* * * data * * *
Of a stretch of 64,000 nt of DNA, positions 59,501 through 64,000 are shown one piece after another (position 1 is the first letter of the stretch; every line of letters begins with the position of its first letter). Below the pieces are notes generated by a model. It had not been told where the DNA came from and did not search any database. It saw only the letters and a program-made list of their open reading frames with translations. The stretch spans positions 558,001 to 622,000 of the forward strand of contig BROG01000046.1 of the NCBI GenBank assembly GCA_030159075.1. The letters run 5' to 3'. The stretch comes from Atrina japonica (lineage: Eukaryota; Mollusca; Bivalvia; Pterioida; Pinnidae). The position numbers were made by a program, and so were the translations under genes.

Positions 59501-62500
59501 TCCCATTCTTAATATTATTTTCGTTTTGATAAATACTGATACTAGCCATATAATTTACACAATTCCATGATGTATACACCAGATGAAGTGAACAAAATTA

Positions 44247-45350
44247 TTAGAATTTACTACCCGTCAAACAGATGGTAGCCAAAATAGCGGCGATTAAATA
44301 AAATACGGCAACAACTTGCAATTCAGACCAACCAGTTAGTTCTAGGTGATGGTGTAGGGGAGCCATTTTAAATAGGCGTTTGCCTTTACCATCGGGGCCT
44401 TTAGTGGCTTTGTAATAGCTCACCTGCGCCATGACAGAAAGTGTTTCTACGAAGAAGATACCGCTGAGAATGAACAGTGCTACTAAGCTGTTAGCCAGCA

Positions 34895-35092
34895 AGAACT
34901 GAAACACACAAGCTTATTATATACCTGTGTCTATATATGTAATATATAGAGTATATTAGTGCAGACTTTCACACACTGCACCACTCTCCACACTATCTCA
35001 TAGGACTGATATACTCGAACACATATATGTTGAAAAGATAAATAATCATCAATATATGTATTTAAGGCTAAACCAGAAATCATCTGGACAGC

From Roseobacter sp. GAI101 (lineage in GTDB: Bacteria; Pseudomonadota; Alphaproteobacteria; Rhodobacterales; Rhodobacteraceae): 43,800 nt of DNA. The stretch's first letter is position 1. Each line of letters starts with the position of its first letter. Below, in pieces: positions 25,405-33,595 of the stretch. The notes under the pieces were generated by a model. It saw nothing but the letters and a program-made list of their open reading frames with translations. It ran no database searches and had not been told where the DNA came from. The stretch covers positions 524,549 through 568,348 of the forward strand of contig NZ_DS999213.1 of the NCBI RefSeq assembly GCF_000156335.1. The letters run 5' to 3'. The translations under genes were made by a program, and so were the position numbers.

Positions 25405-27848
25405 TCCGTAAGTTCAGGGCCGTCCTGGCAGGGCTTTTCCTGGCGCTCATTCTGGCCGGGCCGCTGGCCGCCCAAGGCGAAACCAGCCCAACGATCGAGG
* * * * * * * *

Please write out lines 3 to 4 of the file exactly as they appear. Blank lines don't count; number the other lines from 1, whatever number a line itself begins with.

59501 TCCCATTCTTAATATTATTTTCGTTTTGATAAATACTGATACTAGCCATATAATTTACACAATTCCATGATGTATACACCAGATGAAGTGAACAAAATTA

Positions 44247-45350